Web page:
Russia's economic woes just seem to be getting worse. How will President Vladimir Putin respond? Frida Ghitis gives her take.
December 17, 2014 -- Updated 0639 GMT (1439 HKT)
Australia has generally seen itself as detached from the threat of terrorism. The hostage incident this week may change that, writes Max Barry.
December 12, 2014 -- Updated 2020 GMT (0420 HKT)
Thomas Maier says the trove of letters the Kennedy family has tried to guard from public view gives insight into the Kennedy legacy and the history of era.
December 15, 2014 -- Updated 1456 GMT (2256 HKT)
Will Congress reform the CIA? It's probably best not to expect much from Washington. This is not the 1970s, and the chances for substantive reform are not good.
December 15, 2014 -- Updated 2101 GMT (0501 HKT)
From superstorms to droughts, not a week goes by without a major disruption somewhere in the U.S. But with the right planning, natural disasters don't have to be devastating.
December 15, 2014 -- Updated 1453 GMT (2253 HKT)
Would you rather be sexy or smart? Carol Costello says she hates this dumb question.
December 14, 2014 -- Updated 2253 GMT (0653 HKT)
A story about Pope Francis allegedly saying animals can go to heaven went viral late last week. The problem is that it wasn't true. Heidi Schlumpf looks at the discussion.
December 14, 2014 -- Updated 1550 GMT (2350 HKT)
Democratic leaders should wake up to the reality that the party's path to electoral power runs through the streets, where part of the party's base has been marching for months, says Errol Louis
December 13, 2014 -- Updated 2123 GMT (0523 HKT)
David Gergen: John Brennan deserves a national salute for his efforts to put the report about the CIA in perspective
December 12, 2014 -- Updated 1426 GMT (2226 HKT)
Anwar Sanders says that in some ways, cops and protesters are on the same side
December 11, 2014 -- Updated 1439 GMT (2239 HKT)
A view by Samir Naji, a Yemeni who was accused of serving in Osama bin Laden's security detail and imprisoned for nearly 13 years without charge in Guantanamo Bay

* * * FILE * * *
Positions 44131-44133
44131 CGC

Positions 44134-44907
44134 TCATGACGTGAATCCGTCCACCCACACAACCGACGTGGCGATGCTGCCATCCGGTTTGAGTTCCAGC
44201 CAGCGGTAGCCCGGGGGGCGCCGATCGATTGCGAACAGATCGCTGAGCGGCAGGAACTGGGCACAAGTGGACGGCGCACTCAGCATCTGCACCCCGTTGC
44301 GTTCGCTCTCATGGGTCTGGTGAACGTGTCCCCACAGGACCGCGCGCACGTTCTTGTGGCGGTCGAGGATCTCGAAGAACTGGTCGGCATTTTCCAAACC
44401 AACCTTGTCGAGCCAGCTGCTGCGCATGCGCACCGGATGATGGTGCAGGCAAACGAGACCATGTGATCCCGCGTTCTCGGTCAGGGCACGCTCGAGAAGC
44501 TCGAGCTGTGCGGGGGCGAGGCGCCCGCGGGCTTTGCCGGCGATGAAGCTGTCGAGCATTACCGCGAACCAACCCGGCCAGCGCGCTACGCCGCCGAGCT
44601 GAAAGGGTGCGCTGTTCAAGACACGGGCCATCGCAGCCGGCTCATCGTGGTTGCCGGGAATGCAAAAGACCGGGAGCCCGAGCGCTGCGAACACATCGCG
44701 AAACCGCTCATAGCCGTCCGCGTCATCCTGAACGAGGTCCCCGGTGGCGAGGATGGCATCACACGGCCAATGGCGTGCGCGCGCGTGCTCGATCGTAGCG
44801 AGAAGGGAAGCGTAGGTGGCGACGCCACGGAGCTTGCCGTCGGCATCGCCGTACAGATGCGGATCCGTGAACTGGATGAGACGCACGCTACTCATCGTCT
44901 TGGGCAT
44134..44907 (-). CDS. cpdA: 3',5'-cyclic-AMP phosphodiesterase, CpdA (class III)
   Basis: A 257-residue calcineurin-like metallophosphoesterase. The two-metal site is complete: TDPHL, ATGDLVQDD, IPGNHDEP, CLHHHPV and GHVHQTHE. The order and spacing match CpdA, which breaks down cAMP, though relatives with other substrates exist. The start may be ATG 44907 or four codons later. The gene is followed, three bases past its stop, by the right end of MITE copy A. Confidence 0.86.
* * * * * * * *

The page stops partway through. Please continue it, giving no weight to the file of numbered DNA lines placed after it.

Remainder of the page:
December 14, 2014 -- Updated 1738 GMT (0138 HKT)
S.E. Cupp asks: How much reality do you really want in your escapist TV fare?
December 11, 2014 -- Updated 1828 GMT (0228 HKT)
Rip Rapson says the city's 'Grand Bargain' saved pensions and a world class art collection by pulling varied stakeholders together, setting civic priorities and thinking outside the box
December 13, 2014 -- Updated 2310 GMT (0710 HKT)
Glenn Schwartz says the airing of the company's embarrassing emails might wake us up to the usefulness of talking in-person instead of electronically
December 12, 2014 -- Updated 2233 GMT (0633 HKT)
The computer glitch that disrupted air traffic over the U.K. on Friday was a nuisance, but not dangerous, says Les Abend
December 12, 2014 -- Updated 1740 GMT (0140 HKT)
Newt Gingrich says the CBO didn't provide an accurate picture of Obamacare's impact, so why rehire its boss?
December 13, 2014 -- Updated 0040 GMT (0840 HKT)
Russian aggression has made it clear Ukraine must rethink its security plans, says Olexander Motsyk, Ukrainian ambassador to the U.S.
December 12, 2014 -- Updated 0046 GMT (0846 HKT)
The Senate committee report on torture has highlighted partisan divisions on CIA methods, says Will Marshall. Republicans and Democrats are to blame.
December 11, 2014 -- Updated 1833 GMT (0233 HKT)
It would be dishonest to say that 2014 has been a good year for women. But that hasn't stopped some standing out, says Frida Ghitis.
ADVERTISEMENT